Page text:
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The Shape of Training Professor Jacky Hayden.

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Presentation on theme: "The Shape of Training Professor Jacky Hayden."— Presentation transcript:

1 The Shape of Training Professor Jacky Hayden

2 Securing the future of excellent patient care
Prof David Greenaway 29th October 2013 All UK

3 Key Messages General care in broad specialities - generalists
Still need Specialist Sustainable career – opportunity to change Opportunities driven by local patients need Academic training pathways Full registration to point of graduation Managed time out of programme

4 Certificate Registration Of Speciality Training Professional practice
Postgraduate Postgraduate Undergraduate Medical School Foundation Year Training 2 years Broad-based Specialty Training 4-6 years Generic and transferable competencies OOP year No clinical supervision Rest of career MDT CPD Credentialing Registration Certificate Of Speciality Training

5 Controversies Moving registration Training
Shorter for hospital specialties, therefore less doctors in training Longer for GP Impact on the numbers of trained consultants Potential for a sub consultant grade (will CST be less than CCT or just different)

6 Provisional issue definition
What will the impact of Shape of Training be on the supply of people with a CCT or a CST (Certificate of Speciality Training); on the linked requirements for post-CST credentialing; and on the costs of training. A potential second stage could also address: “What will the impact of the Shape of Training be on the overall medical workforce capacity and the generalist/specialist split within this workforce?”

7 Model boundaries The system being modelled would need to include entry to F1, i.e. two years earlier than current medical workforce models; However, it would not need to include current workforce if the suggested issue definition were accepted: Current models: F1/F2 ? Training Consultant workforce Shape of Training model: F1/F2 Training ? Consultant workforce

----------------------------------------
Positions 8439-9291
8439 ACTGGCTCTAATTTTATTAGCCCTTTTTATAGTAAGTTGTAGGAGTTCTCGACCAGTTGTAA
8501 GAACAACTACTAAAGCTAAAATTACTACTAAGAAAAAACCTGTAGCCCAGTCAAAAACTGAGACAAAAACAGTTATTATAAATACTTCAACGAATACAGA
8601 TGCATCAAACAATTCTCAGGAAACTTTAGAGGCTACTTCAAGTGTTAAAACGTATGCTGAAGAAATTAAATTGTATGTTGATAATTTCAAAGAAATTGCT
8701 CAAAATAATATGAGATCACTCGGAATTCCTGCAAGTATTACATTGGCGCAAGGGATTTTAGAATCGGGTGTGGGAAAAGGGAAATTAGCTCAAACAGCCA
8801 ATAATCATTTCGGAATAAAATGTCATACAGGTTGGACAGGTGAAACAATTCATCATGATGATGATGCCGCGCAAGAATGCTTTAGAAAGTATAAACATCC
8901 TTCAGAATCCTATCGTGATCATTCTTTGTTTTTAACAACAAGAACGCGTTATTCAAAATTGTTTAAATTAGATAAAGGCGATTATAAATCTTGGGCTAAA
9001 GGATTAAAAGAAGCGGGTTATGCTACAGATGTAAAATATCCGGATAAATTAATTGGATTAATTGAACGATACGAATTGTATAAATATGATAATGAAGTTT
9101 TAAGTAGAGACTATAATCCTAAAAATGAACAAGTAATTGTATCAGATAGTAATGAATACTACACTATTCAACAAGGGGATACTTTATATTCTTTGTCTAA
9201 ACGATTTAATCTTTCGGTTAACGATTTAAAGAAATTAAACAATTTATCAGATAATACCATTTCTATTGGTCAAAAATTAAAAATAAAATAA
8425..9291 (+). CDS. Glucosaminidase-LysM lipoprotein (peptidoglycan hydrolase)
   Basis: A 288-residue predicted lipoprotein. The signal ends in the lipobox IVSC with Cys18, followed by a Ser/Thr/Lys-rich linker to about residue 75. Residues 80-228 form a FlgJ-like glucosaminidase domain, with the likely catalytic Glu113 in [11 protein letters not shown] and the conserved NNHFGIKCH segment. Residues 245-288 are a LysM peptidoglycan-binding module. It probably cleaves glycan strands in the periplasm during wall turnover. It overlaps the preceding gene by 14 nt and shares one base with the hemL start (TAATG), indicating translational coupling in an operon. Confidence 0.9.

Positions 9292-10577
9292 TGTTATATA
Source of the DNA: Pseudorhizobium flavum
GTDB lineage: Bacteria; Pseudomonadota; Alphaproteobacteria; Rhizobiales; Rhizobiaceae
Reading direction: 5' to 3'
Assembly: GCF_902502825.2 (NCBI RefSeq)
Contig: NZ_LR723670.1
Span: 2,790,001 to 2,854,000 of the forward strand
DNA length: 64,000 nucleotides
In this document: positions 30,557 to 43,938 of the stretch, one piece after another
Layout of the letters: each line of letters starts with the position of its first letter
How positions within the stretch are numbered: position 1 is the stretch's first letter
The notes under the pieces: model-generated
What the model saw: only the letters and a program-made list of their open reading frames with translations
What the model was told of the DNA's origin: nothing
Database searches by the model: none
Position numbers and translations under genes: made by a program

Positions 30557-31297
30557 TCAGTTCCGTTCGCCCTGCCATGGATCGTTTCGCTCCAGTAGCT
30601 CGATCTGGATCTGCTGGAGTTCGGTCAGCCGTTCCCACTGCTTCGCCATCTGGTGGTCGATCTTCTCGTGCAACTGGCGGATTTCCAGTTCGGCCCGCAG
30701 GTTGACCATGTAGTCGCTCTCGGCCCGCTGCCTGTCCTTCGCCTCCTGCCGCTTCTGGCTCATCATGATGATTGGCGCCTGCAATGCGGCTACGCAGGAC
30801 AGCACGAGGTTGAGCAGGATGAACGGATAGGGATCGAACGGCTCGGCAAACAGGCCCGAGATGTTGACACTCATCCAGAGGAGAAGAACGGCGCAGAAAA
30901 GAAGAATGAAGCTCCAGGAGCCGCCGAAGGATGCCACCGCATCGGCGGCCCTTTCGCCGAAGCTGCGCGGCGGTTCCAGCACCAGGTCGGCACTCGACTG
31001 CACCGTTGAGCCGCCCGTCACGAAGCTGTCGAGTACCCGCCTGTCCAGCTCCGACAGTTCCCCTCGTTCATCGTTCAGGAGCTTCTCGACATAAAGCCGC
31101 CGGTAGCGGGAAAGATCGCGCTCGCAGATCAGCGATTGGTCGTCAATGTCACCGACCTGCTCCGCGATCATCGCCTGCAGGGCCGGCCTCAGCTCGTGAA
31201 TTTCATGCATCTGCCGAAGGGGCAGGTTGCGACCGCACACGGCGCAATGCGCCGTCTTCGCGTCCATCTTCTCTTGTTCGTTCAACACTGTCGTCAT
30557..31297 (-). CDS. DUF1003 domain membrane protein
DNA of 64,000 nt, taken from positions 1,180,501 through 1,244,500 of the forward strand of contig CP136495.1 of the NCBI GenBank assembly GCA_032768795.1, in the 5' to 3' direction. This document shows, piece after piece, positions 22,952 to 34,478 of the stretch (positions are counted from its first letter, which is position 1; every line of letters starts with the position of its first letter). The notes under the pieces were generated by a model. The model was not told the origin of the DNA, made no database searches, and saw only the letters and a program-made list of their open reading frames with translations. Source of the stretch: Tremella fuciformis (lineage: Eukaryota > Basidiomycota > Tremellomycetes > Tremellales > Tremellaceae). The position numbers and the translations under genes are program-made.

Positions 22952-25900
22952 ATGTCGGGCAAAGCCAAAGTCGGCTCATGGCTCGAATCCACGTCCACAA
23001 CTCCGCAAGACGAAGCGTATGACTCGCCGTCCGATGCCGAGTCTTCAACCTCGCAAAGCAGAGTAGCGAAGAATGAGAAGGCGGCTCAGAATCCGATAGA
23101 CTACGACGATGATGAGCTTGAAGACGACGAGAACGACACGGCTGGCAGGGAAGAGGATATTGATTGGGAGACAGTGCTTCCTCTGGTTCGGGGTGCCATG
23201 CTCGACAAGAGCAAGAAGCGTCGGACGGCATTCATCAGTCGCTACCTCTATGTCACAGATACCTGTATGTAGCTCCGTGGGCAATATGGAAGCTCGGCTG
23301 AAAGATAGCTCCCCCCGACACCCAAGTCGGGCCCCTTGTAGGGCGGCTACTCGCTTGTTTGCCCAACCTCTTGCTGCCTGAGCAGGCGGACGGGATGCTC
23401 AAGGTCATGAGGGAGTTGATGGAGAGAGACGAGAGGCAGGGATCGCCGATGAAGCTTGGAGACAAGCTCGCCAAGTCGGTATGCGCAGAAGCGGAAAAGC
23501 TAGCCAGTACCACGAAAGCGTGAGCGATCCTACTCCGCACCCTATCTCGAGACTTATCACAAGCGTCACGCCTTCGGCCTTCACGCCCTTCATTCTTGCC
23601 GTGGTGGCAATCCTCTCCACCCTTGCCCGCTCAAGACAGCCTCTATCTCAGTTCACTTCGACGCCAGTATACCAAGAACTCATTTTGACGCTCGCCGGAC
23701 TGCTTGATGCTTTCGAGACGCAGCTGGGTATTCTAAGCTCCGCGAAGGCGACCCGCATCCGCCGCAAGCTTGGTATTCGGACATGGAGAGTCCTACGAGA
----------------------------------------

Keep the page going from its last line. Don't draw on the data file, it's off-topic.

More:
8 Key considerations “Full registration will occur at the point of graduation from medical school” – this introduces a new point of ‘competition’ for further medical training, as well as a potential cohort of registered doctors who are “fit to work as fully registered doctors….. in an approved training environment” “Broad based speciality training will last between four and six years” – this, together with a range of other statements emphasising continual progress through training, effectively fixes the time in training and rules out all but minor extensions, meaning that: GP training will be extended to a fourth year; All other training programmes that are currently more than 6 years will be reduced Further specialty or sub-specialty training will take place through the credentialing process.

9 Statements that need to be accommodated within the model
Full registration at completion of medical school places UK trainees in a competitive position for F1 places (including competition with overseas entrants); That all training programmes >6 years will reduce to this limit; That GP training will be extended by 1 year; That out of programme activities are regulated and structured more tightly and remain within the 4-6yr training programme; That ‘recycling’ will be significantly reduced and that access back into training will be made easier, thus reducing the overall time to achieve a CST.

10 Statements that need to be accommodated within the model
CST outputs will be by broad specialty; Due to the reduction in overall training length to CST the years of service post-CST, and hence the overall consultant wte capacity, will increase; Demand for sub-specialty competences can be managed through credentialing but are assumed to be in over-supply at the moment (at an aggregate level); That there is a clear but separate nationally commissioned academic pathway after F2; That the balance between non-GP generalist and specialist medical workforce will shift over time.